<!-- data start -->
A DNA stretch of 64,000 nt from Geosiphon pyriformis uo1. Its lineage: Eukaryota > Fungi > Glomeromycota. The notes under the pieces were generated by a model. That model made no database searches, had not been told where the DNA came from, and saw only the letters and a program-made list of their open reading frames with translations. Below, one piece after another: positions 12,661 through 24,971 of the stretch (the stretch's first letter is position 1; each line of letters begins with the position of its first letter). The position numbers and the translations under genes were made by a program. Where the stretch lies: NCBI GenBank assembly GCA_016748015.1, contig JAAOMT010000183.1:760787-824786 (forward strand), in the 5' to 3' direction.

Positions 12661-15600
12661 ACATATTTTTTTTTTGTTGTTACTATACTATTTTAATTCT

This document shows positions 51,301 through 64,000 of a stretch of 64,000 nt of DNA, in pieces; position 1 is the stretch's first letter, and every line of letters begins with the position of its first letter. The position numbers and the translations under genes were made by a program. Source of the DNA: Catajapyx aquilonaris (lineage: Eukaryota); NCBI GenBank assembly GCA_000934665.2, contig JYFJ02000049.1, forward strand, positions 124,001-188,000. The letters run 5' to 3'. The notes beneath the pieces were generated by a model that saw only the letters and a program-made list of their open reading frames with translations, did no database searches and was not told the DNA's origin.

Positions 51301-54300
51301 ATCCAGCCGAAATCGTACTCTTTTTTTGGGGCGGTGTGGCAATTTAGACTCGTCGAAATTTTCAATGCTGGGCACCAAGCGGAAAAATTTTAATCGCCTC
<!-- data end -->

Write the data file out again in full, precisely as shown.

A DNA stretch of 64,000 nt from Geosiphon pyriformis uo1. Its lineage: Eukaryota > Fungi > Glomeromycota. The notes under the pieces were generated by a model. That model made no database searches, had not been told where the DNA came from, and saw only the letters and a program-made list of their open reading frames with translations. Below, one piece after another: positions 12,661 through 24,971 of the stretch (the stretch's first letter is position 1; each line of letters begins with the position of its first letter). The position numbers and the translations under genes were made by a program. Where the stretch lies: NCBI GenBank assembly GCA_016748015.1, contig JAAOMT010000183.1:760787-824786 (forward strand), in the 5' to 3' direction.

Positions 12661-15600
12661 ACATATTTTTTTTTTGTTGTTACTATACTATTTTAATTCT

This document shows positions 51,301 through 64,000 of a stretch of 64,000 nt of DNA, in pieces; position 1 is the stretch's first letter, and every line of letters begins with the position of its first letter. The position numbers and the translations under genes were made by a program. Source of the DNA: Catajapyx aquilonaris (lineage: Eukaryota); NCBI GenBank assembly GCA_000934665.2, contig JYFJ02000049.1, forward strand, positions 124,001-188,000. The letters run 5' to 3'. The notes beneath the pieces were generated by a model that saw only the letters and a program-made list of their open reading frames with translations, did no database searches and was not told the DNA's origin.

Positions 51301-54300
51301 ATCCAGCCGAAATCGTACTCTTTTTTTGGGGCGGTGTGGCAATTTAGACTCGTCGAAATTTTCAATGCTGGGCACCAAGCGGAAAAATTTTAATCGCCTC